Event riders from around the world are rallying behind a petition started by the British-based Event Riders Association to change the Fédération Equestre International’s new minimum eligibility requirements.
The new system for rider categorizations requires 20 MERs at a level (15 for 2013) in order for a rider to avoid having to start at the one-star or lowest FEI level of qualifications with a new horse.
The ERA petition points out that many advanced horses and riders will have to go back to the one-star level to qualify for three- and four-stars, thus putting additional mileage on the horse and imposing extra costs on riders and owners.
The petition also suggests lowering the number of MERs due to practicality and availability of qualifying competitions to some riders.
The ERA hopes to get 1,500 signatures—the petition received 1,000 signatures in 72 hours and had 1,165 as of March 4—and plans to present the petition to the FEI Eventing Committee.
Many high-profile riders from around the world have signed the petition including Australia’s seven-time Olympian Andrew Hoy. “The sport is international, and with the introduction of rules all aspects must be thought through and taken into consideration,” he wrote. “Not only in this situation is the horse’s welfare put at risk due to extreme competition runs, but in some countries there are not the competitions without extraordinary travel and cost incurred by rider and owner.”
Several members of the ERA’s counterpart in North America, the Professional Riders Organization, have spoken out and signed the petition.
PRO spokeswoman Samantha Lendl said ERA and PRO work together on most things that go to the FEI so that it’s representative of as many riders as possible. “ERA has the seat at the FEI, and so they present everything. PRO members provided feedback from North America to ERA, who then drew up the petition,” she said.
California-based Olympic individual silver-medalist Gina Miles, who sits on the U.S. Equestrian Federation Eventing Technical Committee, is categorized as a “D” level rider, the lowest level of categorized rider.
As the West Coast has relatively few FEI events, Miles said this affects her tremendously. She has a mare who has been off for two years with an injury, but she previously competed at the CIC*** level. Miles will now have to gain qualifications at the one- and two-star level, instead of qualifying for a three-star using advanced horse trials.
“I think what they’re missing a little bit is that riders aren’t that stupid. You’re going to use your judgment when you get a new horse,” she said.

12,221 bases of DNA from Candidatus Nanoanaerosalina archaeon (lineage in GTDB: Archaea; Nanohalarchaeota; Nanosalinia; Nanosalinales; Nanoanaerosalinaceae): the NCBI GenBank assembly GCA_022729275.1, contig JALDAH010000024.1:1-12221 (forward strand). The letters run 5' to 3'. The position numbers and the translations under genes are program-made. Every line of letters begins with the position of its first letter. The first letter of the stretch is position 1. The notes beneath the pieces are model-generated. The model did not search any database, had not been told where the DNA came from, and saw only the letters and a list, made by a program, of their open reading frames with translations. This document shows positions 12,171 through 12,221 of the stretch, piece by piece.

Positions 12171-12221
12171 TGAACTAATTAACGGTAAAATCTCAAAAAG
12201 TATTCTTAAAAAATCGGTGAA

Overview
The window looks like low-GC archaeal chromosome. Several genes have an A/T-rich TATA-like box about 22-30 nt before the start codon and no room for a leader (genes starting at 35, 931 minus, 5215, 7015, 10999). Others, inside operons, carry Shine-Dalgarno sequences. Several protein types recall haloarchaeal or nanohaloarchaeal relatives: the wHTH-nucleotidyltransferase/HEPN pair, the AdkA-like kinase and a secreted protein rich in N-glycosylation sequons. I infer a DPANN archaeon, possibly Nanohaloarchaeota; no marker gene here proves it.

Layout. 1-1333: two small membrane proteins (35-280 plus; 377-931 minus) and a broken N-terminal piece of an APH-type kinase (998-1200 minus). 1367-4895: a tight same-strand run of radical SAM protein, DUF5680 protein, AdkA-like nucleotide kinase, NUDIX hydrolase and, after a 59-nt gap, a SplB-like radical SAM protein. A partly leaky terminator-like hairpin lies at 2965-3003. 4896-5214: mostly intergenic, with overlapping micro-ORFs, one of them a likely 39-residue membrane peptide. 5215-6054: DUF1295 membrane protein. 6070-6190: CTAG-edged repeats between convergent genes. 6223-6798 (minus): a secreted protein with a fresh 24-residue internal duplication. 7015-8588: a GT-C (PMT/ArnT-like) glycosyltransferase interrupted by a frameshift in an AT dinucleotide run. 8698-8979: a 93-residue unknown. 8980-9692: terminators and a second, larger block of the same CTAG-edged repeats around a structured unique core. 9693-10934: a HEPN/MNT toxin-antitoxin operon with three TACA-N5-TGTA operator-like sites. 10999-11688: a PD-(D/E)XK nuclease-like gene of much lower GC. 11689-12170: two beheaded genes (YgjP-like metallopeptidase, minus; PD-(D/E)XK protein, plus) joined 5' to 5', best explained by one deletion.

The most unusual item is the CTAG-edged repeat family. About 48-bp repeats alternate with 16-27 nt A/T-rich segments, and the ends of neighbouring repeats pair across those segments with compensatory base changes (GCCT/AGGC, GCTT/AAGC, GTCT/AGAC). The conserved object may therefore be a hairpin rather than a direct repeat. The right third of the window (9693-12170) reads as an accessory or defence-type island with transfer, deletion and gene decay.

Miles was on the U.S. Eventing Association Safety Task Force that was formed after a spate of horse and rider deaths in 2008.
“A lot of this stuff came about in 2008 when we had so many deaths and accidents. It was a really trying time in the sport. It was hard to identify what one thing was causing all of [it,]” she said. “I think the FEI is still reacting to that. I think that they’re just a little bit behind the implementation and a different bureaucracy, perhaps.”
While she liked the concept of riding licensing and qualifying as a pair, she had concerns about the implementation. “All of a sudden, you have to put numbers to it. How many competitions constitutes a partnership? That partnership might be different for a Mark Todd than it is for a Gina Miles or a whoever,” she said. “I think there could be a number [of MERs] that they could use that would be appropriate; they’re just struggling to get that number right. By enacting this so quickly, it’s maybe rushing it a little bit, and it needs some tweaking to get it right.
“We know that horses have limited miles, and it sort of devalues the experienced horse in our sport,” she continued. “A season makes a difference. If you have to spend a season checking the boxes for the FEI, you lose that season to prepare the horse as you see fit.”
Four-star rider Colleen Rutledge, who’s categorized as a “C” level rider, won’t be affected with many of her horses because she’s qualified with them over the years as a combination. But the Frederick, Md.-based rider still has issues with the new rules. “For me, it means I couldn’t go out and purchase an upper-level horse and turn around and be competing it at the same level it was competing at. I’d have to step it all the way back down,” she said. “It makes me less desirable as a trainer than someone who’s on the ‘A’ list who can take a four-star horse, only have to run it a little bit, and keep going.
“I can understand where the FEI is coming from and the fact that they’d like to make sure that everybody is capable on the horses that they ride, but it really does tend to favor those who have multiple rides, and they’re going to continue to have multiple rides,” she continued.